2. No attacks on a private entity that could be construed as "defamation." No attacks on any individual person, whether in a private or public position, that could be construed as "defamation." These posts will be removed as soon as they are seen.

 

You agreed to the terms of use when you registered.  I think that you need to delete that comment from your post.  

 

-----------------------------------------

 

I deleted the offending language.

 

Bob Antonio, Owner Wifcon.com LLC



#8 Don Mansfield

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Posted 20 November 2013 - 11:03 AM

Steward,

 

I think the fact that you are talking about task orders under an IDIQ matters greatly.  Pursuant to the contract, is the contractor required to prepare proposals for task orders?



#9 Navy_Contracting_4

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Posted 20 November 2013 - 11:57 AM

There is no where in the previous contract that requires proposal for a follow on. And you are correct in assuming this is not a long-lead.

...

I should probably also clarify that this is an IDIQ. The first task order has already been issued and we have paid excessive proposal costs associated with the base on the first TO. I was not part of those negotiations. But I do not want to continue paying proposal costs on the following task orders for a contractor that does not respond to Government requests in a timely manner. I know they're going to try to charge us on the following task orders but my FAR definition of a contract includes task/delivery orders and as long as those task order contracts do not exist yet, I see no reason for us to pay proposal costs.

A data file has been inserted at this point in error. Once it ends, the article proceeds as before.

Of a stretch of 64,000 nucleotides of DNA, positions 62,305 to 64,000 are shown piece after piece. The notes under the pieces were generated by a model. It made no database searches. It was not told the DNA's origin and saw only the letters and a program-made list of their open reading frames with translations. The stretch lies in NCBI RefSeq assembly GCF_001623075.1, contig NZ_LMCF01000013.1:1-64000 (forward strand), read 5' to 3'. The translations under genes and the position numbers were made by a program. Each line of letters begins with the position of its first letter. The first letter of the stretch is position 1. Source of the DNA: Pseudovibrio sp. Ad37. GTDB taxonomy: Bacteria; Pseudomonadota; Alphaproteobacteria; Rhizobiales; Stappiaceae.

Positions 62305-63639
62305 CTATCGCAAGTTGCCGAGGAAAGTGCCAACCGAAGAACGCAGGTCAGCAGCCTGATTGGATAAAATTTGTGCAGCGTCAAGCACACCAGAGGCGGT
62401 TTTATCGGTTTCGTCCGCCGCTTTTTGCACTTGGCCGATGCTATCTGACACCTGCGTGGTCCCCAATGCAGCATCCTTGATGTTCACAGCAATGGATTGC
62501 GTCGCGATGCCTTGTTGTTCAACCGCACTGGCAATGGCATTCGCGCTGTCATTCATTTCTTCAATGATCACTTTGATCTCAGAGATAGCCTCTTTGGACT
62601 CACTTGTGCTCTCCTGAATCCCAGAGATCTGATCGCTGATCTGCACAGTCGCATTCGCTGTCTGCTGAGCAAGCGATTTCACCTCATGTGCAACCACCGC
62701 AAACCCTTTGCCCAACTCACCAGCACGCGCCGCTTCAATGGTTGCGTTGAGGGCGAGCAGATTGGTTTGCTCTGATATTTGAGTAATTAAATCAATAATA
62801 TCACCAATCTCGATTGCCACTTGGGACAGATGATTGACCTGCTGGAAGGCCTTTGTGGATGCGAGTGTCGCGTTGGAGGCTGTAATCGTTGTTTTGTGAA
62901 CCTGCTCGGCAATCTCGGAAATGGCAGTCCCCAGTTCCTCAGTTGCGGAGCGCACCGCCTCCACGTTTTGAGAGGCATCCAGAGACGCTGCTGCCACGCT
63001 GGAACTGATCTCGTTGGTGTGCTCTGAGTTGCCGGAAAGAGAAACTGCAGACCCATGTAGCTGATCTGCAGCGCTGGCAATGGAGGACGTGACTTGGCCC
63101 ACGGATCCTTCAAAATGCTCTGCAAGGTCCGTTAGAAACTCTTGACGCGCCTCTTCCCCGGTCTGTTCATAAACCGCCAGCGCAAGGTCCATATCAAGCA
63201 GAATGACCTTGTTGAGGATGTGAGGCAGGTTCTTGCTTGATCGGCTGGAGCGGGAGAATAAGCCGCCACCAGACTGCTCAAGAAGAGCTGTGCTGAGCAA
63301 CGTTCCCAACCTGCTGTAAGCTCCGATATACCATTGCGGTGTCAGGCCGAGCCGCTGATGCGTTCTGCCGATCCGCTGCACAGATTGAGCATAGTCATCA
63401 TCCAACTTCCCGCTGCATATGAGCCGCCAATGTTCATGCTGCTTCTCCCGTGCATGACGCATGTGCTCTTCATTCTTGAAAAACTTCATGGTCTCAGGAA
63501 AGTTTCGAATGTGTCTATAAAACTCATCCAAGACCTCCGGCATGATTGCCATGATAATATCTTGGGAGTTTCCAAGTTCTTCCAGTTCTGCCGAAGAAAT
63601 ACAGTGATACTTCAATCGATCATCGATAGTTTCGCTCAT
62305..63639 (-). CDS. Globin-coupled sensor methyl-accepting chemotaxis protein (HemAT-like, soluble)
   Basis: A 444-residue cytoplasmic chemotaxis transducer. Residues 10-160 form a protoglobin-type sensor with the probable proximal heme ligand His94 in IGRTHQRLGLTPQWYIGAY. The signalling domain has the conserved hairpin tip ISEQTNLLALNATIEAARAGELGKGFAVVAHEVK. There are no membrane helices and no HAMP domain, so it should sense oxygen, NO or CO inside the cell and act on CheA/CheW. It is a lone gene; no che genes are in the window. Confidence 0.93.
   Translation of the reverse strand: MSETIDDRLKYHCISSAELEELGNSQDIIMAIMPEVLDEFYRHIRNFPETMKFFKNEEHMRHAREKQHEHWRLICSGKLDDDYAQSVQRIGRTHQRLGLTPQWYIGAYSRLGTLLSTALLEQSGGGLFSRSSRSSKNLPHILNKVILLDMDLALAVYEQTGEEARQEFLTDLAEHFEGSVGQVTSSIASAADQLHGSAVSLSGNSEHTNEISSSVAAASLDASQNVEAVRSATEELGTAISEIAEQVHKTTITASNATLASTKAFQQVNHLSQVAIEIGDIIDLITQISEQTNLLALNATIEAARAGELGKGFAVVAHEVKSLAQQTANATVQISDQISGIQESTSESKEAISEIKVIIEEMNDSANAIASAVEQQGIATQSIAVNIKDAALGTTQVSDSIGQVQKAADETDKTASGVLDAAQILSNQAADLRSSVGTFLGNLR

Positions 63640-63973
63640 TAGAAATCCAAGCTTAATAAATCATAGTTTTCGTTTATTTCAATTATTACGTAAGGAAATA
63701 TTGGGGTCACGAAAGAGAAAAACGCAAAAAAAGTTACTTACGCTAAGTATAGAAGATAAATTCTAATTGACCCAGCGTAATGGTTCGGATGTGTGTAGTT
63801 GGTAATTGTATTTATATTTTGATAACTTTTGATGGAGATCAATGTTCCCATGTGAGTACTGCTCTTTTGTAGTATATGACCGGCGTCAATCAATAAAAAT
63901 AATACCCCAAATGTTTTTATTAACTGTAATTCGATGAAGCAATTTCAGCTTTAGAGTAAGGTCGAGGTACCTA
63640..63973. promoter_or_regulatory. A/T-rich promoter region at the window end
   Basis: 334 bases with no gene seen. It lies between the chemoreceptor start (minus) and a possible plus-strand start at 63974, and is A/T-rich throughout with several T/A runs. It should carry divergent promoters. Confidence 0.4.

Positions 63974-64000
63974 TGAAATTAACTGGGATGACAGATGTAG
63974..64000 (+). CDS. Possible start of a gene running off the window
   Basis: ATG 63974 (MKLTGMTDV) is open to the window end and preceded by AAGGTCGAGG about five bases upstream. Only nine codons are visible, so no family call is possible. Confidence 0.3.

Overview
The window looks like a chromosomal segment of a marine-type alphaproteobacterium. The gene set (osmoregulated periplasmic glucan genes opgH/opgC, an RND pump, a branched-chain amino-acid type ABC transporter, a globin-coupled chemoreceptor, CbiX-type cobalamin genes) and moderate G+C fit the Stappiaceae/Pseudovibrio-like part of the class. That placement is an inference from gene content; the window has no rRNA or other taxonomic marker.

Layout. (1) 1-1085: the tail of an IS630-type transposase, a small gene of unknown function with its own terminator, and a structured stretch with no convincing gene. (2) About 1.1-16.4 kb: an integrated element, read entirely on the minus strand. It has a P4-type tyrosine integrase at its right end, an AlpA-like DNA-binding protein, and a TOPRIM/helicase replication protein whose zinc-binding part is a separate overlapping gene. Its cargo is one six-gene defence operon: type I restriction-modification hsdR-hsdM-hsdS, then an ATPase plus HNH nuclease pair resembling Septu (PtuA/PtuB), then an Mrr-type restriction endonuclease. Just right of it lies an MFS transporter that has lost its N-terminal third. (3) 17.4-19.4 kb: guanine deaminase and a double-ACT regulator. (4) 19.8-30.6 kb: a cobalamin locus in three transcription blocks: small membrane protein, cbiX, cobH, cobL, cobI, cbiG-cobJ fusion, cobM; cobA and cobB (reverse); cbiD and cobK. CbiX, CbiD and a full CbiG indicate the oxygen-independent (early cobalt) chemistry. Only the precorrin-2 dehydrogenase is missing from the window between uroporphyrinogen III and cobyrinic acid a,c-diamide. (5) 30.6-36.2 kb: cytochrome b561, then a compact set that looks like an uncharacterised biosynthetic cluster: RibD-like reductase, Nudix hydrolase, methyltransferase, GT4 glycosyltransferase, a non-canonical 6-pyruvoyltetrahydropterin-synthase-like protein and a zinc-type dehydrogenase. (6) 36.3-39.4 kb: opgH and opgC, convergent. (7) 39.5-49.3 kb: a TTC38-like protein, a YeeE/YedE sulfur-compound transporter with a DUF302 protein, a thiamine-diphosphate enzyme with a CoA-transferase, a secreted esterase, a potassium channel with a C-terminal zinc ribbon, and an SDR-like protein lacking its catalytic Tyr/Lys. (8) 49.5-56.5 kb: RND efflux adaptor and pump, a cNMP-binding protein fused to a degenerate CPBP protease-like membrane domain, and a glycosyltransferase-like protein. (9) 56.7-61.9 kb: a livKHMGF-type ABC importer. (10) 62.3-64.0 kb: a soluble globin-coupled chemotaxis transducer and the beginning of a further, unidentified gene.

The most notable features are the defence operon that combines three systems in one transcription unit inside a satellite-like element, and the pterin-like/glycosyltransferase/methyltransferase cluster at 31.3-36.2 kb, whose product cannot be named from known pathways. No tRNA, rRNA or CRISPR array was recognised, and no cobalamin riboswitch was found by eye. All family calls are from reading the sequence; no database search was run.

Yes, you should have mentioned that you're talking about task orders under an IDIQ contract, because the terms of the IDIQ contract apply to task orders.  What does the contract say about pricing of orders?



#10 ji20874

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Posted 20 November 2013 - 12:22 PM

If a parent IDIQ contract obligates no money, but merely authorizes the issuance of funded orders (this is an assumption on my part, based on a paucity of information in the original posting and subsequent clarifications)...

 

If a multiple-award IDIQ contractor incurs costs in preparing an offer, and is not selected, then there is no contract (or order) to which the B&P costs can be direct charged -- accordingly, it seems to reason that they must be charged to an indirect pool.  It wouldn't make sense for a disclosure statement to say something like, "If we win, B&P is a direct charge to the order; but if we lose, it will be an indirect charge to a pool" -- there is supposed to be some consistency in a disclosure statement.